The couple says they will be taking legal action against Ndara and Mphuthi.
The Fergusons have finally broken their silence in an open letter written by Vatiswa Ndara and sent to Arts and Culture Minister Nathi Mthethwa on Monday. In the letter, Ndara quoted an email from Ferguson Films in which she was offered a contract of R110,000 before tax for a five-week shoot.
The contract included unlimited calls, having access to her talent on a first-call basis and an additional week for wardrobe fittings and makeup tests, at no additional costs.
Part of her letter reads: “Minister, this is the only remuneration (R82,500 after-tax) that I will receive after five weeks. My understanding is that both the channel and the production house, on the other hand, will continue to reap the financial benefits through repeat broadcasts, licensing deals and repackaging of the show – they will continue raking in insurmountable figures, long after I have been paid and while I am not even guaranteed a job after that five weeks.
“Perhaps I lack the financial savvy to manage this R82,500 over the next two/three years of possible unemployment. Some of the issues actors face include, but are not limited to, being questioned and/or allowed time off for funerals, legitimate and verifiable illnesses or to attend emergency family/children’s obligations.
“Minister, I buried my mom on Saturday, the 22nd of June 2019. On Tuesday, 25 June, I was back labouring onset in order to assist the production to meet its extremely tight deadlines.
“The funny thing is, Minister, these producers tell us there is no budget for the production. Yet the same producers will unashamedly display on social media and on set to cast and crew, their exorbitant material acquisitions, whether it be exotic holidays, big German machines, multimillion-rand homes and aesthetic beauty treatments and enhancements.
The Fergusons have now addressed the allegations in the letter and said they would be taking legal action against her and Keke Mphuthi, who also made allegations on social media.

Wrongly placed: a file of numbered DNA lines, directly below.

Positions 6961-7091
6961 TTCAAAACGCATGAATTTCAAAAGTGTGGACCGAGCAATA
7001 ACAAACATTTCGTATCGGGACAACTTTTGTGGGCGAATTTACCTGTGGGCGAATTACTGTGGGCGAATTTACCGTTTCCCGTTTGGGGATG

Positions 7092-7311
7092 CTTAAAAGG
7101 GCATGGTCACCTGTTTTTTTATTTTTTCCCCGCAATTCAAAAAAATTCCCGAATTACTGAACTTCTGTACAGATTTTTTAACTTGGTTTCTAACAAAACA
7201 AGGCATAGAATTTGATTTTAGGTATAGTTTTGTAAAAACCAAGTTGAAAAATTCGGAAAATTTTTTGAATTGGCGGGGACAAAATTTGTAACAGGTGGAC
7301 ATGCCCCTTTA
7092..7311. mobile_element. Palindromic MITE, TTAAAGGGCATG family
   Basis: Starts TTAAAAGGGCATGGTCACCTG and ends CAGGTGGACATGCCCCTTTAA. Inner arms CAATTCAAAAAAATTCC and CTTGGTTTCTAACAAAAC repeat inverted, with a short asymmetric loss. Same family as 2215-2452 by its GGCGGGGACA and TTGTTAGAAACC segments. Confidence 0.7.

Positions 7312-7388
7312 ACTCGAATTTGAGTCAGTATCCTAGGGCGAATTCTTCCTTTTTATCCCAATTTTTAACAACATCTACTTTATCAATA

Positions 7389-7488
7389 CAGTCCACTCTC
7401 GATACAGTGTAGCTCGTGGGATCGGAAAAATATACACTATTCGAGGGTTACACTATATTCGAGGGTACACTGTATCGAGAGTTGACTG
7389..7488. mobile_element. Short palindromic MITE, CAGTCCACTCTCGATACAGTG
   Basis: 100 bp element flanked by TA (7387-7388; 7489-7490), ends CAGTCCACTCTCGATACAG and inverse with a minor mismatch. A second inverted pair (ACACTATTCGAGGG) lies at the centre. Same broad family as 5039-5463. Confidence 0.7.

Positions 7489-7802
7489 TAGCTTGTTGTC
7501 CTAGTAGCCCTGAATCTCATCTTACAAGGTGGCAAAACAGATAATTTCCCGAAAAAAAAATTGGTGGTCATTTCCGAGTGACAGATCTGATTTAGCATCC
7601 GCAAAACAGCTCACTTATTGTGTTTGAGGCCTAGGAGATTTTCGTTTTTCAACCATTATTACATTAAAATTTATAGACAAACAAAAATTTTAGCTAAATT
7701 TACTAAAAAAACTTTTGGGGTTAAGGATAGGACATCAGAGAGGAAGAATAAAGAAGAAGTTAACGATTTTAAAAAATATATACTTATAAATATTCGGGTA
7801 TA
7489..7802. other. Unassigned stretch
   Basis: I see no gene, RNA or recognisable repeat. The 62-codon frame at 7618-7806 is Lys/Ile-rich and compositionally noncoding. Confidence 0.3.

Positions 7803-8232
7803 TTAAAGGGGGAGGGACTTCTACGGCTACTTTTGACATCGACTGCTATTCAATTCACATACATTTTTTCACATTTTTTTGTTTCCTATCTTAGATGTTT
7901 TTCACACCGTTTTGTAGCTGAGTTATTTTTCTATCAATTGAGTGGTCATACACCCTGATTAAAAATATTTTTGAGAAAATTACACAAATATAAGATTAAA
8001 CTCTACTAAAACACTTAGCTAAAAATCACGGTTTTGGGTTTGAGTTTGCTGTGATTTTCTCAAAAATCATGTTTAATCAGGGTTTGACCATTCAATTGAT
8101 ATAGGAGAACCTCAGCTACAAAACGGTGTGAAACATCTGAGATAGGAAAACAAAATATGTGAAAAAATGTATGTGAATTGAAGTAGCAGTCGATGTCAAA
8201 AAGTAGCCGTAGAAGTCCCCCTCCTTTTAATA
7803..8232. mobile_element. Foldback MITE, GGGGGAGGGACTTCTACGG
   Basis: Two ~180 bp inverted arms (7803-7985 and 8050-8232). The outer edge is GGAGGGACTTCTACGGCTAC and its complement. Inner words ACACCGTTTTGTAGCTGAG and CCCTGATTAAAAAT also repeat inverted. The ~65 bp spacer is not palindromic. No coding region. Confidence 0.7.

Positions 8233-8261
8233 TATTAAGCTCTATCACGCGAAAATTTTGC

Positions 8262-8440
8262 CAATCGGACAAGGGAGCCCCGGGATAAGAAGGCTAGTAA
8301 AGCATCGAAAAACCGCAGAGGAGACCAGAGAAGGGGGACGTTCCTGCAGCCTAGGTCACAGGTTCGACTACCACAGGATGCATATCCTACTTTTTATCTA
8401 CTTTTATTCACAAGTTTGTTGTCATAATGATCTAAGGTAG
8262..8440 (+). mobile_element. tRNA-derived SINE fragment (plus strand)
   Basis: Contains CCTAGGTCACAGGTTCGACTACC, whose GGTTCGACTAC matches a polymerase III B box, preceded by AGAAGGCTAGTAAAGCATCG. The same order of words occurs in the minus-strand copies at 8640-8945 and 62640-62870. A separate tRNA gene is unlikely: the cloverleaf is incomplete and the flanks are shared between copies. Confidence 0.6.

Though the Fergusons said they supported the need for the industry to be regulated and the Performance Protection Amendment Bill to be signed, they said the allegations made by Ndara and other actors painted a false picture. They say they attempted to negotiate with Ndara and her agent “in good faith”.
“The agent subsequently recused himself from the negotiations. Thereafter we dealt with her manager. They made it very clear that Ms Ndara would not accept anything less than R700,000 for the 5-week shoot. She absolutely had every right to decline our offer, which she did, and we on the other hand, as we could not meet her financial demand, due to contractual restraints, had every right to move on amicably, which we tried to do.”
The Fergusons said they “did not reap the financial benefits through broadcasts, licensing deals and repackaging of the show”. We are pretty much in the same boat as the artist. We do not own the shows we produce under commission,” they said.
On their lavish lifestyle, the Fergusons said they did not owe anyone an explanation as to how they managed their finances and lifestyle, adding they had other business interests apart from their production company. The jab from Ms Ndara is petty, unnecessary, and uncalled for.”
Read the full letter below:
OUR OFFICIAL STATEMENT pic.twitter.com/Zom96ID3wG
— Connie Ferguson (@Connie_Ferguson) October 9, 2019
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Source: The Citizen
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